In one of our group discussions, earlier in this course, we talked about teachers, the public’s perception of our profession and our public online ‘personas’. Through that discussion, I came to realize that we work in a profession that keeps us constantly in the public eye, and are often held to a higher standard of behaviour than the general public whether we are on or off the job. One thing that became apparent to me in our discussion is that since I don’t yet have a family or children to protect, I may be a little less reserved than some of my colleagues about what I post on social networking sites. I am also not in a position of administrative authority and don’t need to make disciplinary decisions that may be controversial or contentious to the general public. I also live and work in a very small town and it is unavoidable running into students and/or parents frequently and most often, at inconvenient times and it is difficult to avoid public scrutiny. Living where I do, I actually don’t feel like there is a big difference between my public and private lives. However, this discussion was a lesson, and ‘reminder’ to me to always remember to think critically about what we add to ‘personalize’ our spaces and whether or not it will be interpreted in the same manner as we intended when we placed it there, knowing that once added, it is part of the public domain.

Social Networking as a tool for teaching and learning

As terrific as social networking sites are for professional development for teachers, there are quite a few challenges presented by social networking sites, which have prompted many schools to block them. In addition to them being an, addictive ‘time suck’ as I found it to be on ‘scrabulous’, more serious issues have arisen. Cyberbullying of other students and of teachers has been the most high profile of the problems (Kuehn). In his article Renegotiating School Boundaries in the Age of Social Networking Kuehn summarizes the dilemma that is facing school administrators and officials when it comes to these social networking sites:

“The world of online social networking has developed so rapidly that conventions and boundaries have not evolved quickly enough to help everyone, but especially students and teachers, find the zone that provides both comfort and self-protection. School officials have a difficult time, in the new communications environment, knowing what tools they have to deal with conflicts that arise from social networking.”

As a result, many school boards have simply blocked all social sites. However, Stephen Abram makes a good point when he states that the “schools that block social sites rather than taking advantage of a teachable moment are missing something”. Doug Johnson agrees with this sentiment, stating in his ‘Blue Skunk Blog’ that “schools DO need to teach safety and privacy with all social networking tools. If we don’t, who will?” He has a very valid point here. Blocking Facebook, MySpace and other social networking sites is not going to stop students from using them on their own time. WHEN they use them is not as crucial as HOW they use them, as this will have an impact on the school environment and students’ relationships regardless of when they access these sites. This is especially true if they are using it as a means to ruin a peer’s reputation or for cyberbullying. These events will undoubtedly affect the school regardless if they are posted from home. Teaching students how to be safe, respectful, and using good ‘ol fashioned manners in a contemporary format is extremely important. I would encourage every teacher to show the following humorous YouTube video called Facebook manners and you!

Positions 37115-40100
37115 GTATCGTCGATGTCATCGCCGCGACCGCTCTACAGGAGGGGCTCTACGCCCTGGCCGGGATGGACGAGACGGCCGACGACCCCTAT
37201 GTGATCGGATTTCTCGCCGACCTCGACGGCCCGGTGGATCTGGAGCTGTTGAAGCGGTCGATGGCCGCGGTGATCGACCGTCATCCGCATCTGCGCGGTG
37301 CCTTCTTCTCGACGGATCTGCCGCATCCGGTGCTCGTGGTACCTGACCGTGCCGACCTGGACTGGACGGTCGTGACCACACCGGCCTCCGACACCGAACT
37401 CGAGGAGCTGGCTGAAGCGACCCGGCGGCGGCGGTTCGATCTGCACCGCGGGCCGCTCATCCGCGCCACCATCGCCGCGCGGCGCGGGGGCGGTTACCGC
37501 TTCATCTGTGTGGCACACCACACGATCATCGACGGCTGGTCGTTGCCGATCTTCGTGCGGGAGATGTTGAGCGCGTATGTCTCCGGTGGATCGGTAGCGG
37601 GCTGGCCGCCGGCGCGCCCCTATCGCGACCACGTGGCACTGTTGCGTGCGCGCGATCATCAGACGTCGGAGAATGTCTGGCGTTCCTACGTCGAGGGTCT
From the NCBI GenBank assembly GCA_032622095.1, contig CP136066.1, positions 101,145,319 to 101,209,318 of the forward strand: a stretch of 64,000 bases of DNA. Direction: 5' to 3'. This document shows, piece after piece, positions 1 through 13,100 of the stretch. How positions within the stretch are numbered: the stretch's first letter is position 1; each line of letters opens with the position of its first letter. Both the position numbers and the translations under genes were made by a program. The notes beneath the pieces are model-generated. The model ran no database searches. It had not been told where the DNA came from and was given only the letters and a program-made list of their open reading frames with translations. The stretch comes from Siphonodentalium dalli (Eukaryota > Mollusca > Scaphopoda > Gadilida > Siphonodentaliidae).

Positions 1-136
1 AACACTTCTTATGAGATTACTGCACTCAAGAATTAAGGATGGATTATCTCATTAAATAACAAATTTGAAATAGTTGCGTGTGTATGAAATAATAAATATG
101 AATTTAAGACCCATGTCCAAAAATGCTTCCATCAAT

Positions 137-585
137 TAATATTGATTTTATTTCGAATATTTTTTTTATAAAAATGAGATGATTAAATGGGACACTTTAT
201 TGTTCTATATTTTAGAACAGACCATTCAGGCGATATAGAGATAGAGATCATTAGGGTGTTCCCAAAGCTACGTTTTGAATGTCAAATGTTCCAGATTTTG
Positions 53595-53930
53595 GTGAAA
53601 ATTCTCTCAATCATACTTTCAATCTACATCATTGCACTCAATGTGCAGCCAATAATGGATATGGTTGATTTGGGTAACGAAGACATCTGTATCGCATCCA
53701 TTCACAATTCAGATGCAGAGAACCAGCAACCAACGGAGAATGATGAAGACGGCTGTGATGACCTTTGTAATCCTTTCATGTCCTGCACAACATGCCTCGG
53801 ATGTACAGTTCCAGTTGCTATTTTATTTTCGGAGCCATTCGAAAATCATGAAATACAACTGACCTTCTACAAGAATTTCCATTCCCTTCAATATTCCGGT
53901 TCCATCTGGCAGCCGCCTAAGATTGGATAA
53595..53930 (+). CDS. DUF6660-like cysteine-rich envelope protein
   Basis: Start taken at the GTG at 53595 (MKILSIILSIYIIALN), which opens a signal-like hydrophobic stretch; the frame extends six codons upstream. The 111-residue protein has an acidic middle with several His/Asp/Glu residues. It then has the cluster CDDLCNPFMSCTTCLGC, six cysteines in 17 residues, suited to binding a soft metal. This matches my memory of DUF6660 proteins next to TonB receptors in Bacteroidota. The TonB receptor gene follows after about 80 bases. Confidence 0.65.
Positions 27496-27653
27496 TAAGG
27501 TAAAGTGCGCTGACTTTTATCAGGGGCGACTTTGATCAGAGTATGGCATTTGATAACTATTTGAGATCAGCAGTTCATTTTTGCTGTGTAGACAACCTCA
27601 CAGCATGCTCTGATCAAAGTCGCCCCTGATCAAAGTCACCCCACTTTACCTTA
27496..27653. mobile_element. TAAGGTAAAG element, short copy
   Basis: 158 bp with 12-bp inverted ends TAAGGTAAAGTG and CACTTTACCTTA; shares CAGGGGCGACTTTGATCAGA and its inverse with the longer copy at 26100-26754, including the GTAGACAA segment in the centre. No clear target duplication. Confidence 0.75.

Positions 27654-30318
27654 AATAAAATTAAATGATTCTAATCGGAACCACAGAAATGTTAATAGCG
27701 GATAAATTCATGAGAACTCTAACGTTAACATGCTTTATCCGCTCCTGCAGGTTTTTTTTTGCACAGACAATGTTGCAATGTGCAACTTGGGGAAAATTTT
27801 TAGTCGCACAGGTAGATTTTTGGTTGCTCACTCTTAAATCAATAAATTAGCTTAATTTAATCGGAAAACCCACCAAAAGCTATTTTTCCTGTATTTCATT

The other serious security concern that I have with using Social Networks in the school environment is the manner that data is collected and shared about you, often without your knowledge. It is a bit daunting to know that the information we post about ourselves is part of a public domain that can be viewed by virtually anyone, is shared widely and without our being totally aware of who has access to it and can be retrieved even after it’s been modified or removed (Stoddart). However, I think that this presents another “teachable moment” with students about safety and respect. I believe it’s critically important to make them more aware of what happens to the information that they ‘put out there’ for the world to see. Here is another video, developed by the Privacy Commissioner of Canada that I would recommend teachers show their students as well regarding this issue.